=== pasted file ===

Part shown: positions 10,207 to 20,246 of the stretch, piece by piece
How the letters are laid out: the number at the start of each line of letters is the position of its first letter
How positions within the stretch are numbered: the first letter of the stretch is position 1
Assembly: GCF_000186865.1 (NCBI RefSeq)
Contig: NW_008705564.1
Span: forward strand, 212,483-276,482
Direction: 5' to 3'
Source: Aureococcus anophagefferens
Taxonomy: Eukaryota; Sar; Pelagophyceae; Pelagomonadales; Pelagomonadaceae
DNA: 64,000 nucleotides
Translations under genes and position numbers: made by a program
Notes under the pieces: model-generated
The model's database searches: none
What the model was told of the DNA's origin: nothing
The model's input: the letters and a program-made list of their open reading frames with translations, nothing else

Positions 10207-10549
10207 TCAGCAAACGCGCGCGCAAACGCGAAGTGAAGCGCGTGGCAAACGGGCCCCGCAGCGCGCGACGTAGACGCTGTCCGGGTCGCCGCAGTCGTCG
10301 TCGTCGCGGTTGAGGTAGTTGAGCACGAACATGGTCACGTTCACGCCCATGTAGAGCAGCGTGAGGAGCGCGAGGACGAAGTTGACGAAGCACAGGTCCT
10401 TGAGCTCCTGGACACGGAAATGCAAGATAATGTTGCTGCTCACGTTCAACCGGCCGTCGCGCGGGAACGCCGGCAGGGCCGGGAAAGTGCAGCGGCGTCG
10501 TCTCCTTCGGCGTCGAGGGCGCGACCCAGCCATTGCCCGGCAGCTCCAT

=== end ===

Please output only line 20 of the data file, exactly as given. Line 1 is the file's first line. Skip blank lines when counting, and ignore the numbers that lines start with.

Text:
10501 TCTCCTTCGGCGTCGAGGGCGCGACCCAGCCATTGCCCGGCAGCTCCAT